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April 20, 1803. (Lancaster, Pa.). Lewis updates Jefferson on preparations for the - plans for recruiting men, the purchase of boats, obtaining weapons (Jackson, 1: 37-41).
April 27, 1803. Jefferson writes Lewis enclosing a rough draft of instructions for Lewis to consider and suggest changes (Jackson, 1: 44).
April 30, 1803. United States purchases territory of Louisiana from France for approximately $15 million.
April 30, 1803.
United States purchased Louisiana from France. The purchase almost doubled the land area of the United States. It also meant that the Lewis and Clark expedition was in American territory for much of the trip.
June 11, 1803. (Philadelphia). Benjamin Rush writes Jefferson enclosing directions for Lewis on how to stay healthy during the expedition (Jackson, 1: 54-55).
June 19, 1803. (Washington). Lewis writes to his longtime friend William Clark giving him an overview of the expedition to the West and its objectives; he invites Clark to join him with equal pay and rank (Jackson, 1: 57-60).
June 20, 1803. Jefferson drafts written orders for Lewis to follow after the expedition leaves U.S. territory (Jackson, 1: 61-66).
July 15, 1803. (Pittsburgh). Lewis informs Jefferson that he has arrived in Pittsburgh and that all is well (Jackson, 1: 110).
July 18, 1803. (Clarksville). William Clark writes Lewis accepting his invitation to join the expedition to the West (Jackson, 1: 110-11). See August 28, 1803 letter p. 6.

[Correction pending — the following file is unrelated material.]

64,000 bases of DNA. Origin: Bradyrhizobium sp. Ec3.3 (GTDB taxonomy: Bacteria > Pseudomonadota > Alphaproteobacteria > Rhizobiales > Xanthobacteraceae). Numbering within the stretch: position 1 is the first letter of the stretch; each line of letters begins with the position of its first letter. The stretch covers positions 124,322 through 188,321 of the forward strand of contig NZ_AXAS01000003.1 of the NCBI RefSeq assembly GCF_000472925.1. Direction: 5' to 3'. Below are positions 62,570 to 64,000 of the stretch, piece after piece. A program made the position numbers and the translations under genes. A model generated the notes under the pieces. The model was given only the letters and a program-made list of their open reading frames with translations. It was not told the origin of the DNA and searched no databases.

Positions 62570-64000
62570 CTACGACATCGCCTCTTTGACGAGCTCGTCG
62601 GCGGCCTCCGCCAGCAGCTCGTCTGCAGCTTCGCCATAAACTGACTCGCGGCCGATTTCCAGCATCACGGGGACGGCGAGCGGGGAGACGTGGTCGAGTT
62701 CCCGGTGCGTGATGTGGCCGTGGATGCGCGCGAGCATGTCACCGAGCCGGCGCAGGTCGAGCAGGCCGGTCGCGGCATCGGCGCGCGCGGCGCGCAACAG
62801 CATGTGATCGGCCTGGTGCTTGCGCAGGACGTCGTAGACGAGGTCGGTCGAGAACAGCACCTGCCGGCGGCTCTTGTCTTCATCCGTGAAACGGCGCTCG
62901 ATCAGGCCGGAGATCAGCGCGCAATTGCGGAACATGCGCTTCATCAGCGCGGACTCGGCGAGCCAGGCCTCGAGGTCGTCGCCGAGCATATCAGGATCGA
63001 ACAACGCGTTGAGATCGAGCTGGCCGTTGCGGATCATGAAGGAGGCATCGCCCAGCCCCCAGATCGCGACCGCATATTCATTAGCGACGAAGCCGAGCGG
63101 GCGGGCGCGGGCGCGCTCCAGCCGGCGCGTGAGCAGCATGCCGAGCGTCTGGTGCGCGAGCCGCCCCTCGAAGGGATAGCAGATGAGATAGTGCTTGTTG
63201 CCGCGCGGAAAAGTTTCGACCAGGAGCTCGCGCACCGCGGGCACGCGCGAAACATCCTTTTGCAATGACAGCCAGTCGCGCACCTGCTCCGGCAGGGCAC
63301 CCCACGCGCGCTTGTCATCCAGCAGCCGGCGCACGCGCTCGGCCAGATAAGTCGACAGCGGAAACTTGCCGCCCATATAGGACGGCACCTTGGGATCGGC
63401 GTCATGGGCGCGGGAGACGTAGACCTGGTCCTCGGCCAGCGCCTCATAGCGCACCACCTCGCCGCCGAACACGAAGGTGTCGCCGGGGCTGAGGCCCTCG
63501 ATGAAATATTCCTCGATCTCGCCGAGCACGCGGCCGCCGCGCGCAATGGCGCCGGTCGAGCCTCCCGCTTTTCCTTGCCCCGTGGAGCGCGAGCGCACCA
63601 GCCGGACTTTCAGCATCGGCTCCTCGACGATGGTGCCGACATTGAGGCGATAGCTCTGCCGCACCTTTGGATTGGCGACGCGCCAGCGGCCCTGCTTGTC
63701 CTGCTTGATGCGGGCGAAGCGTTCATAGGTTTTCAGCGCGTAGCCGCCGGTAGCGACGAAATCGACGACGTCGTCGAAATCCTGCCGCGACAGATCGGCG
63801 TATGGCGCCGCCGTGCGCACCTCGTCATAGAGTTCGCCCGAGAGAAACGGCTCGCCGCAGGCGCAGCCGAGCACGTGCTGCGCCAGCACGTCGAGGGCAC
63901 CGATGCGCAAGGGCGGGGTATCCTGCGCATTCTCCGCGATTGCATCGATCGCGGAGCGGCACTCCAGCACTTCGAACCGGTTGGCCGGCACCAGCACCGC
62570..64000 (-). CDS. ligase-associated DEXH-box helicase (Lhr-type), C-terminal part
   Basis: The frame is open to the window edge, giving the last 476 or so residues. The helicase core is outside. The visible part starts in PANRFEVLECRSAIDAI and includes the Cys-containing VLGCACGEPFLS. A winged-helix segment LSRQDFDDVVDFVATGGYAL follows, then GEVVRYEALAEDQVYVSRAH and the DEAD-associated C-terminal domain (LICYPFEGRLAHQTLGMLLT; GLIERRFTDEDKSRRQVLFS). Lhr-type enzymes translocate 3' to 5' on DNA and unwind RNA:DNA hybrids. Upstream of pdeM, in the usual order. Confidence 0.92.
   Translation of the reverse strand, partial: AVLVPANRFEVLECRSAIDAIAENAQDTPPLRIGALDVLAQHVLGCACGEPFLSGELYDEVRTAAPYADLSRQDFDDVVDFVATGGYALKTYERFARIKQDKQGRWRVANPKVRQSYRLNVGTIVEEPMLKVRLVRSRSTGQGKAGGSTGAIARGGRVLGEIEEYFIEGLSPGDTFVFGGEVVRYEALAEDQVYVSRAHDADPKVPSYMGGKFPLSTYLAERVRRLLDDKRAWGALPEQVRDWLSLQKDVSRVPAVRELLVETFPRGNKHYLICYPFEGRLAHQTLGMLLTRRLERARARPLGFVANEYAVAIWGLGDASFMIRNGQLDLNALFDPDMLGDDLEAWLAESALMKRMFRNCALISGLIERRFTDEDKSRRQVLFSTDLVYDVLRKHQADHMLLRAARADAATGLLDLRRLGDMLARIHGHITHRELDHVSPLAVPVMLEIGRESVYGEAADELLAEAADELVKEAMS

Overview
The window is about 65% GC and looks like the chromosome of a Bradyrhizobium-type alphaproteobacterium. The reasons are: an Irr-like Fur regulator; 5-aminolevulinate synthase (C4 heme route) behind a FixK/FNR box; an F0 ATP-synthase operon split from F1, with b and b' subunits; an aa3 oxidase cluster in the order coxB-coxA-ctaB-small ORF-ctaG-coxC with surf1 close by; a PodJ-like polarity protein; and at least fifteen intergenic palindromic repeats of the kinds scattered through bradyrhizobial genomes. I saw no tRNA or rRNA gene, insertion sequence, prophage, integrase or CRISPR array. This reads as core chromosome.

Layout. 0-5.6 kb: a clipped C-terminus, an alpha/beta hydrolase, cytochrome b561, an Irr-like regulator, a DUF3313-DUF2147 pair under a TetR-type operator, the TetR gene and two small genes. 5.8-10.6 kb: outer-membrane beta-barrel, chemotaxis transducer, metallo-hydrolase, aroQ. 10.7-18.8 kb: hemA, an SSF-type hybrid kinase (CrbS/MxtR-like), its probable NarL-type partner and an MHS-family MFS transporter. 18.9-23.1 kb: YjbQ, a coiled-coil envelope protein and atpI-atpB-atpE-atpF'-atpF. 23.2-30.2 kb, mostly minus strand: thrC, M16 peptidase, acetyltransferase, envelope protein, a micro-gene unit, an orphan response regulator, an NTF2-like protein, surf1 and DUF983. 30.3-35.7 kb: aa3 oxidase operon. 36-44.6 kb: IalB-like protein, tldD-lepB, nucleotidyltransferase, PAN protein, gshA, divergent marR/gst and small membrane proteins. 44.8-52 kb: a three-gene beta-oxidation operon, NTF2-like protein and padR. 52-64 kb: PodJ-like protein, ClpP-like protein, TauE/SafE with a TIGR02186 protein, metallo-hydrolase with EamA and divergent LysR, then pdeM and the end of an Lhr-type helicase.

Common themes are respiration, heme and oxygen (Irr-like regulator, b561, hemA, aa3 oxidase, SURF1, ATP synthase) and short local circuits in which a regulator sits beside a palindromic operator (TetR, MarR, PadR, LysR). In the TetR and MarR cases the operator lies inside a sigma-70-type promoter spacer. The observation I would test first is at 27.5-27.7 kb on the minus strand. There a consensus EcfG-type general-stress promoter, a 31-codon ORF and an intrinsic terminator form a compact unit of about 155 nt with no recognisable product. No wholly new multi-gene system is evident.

July 18, 1803. William Clark to Meriwether Lewis
"I received by yesterdays Mail, your letter of the 19th . . . . The enterprise &c. is Such as I have long anticipated and am much pleased with - and as my situation in life will admit of my absence the length of time necessary to accomplish such an undertaking I will chearfully join you in an 'official Charrector' as mentioned in your letter, and partake of the dangers, difficulties, and fatigues, and I anticipate the honors & rewards of the result of such an enterprise, should we be successful in accomplishing it. . . . My friend I do assure you that no man lives whith whome I would perfur to undertake Such a Trip &c. as your self" (Jackson, 1: 110-11).
July 24, 1803. (Louisville). Clark writes Lewis re-affirming his acceptance of Lewis' invitation and informs Lewis that he has engaged some possible recruits for the trip (Jackson, 1: 112-13). William Clark
William Clark was born in Virginia in 1770, the younger brother of General George Rogers Clark. In 1785, his family settled in Jefferson County, Kentucky. In 1792, Clark was appointed second lieutenant in the U.S. Army; he served under General Anthony Wayne and participated in the Battle of Fallen Timbers (1794). He was the captain of a rifle company in which Meriwether Lewis served. Clark resigned from the army in 1796 to focus on family affairs. In 1803, Lewis invited him to help lead the expedition to the Northwest. In 1807, Clark was appointed chief Indian agent and brigadier general of the militia for Louisiana Territory. He served as governor of Louisiana Territory. He died at St. Louis in 1838 (Holmberg, Brother, xxvii-xxx; Ambrose, 45).
July 24, 1803. (Louisville). Clark writes Lewis re-affirming his acceptance of Lewis' invitation and informs Lewis that he has engaged some possible recruits for the trip (Jackson, 1: 112-13).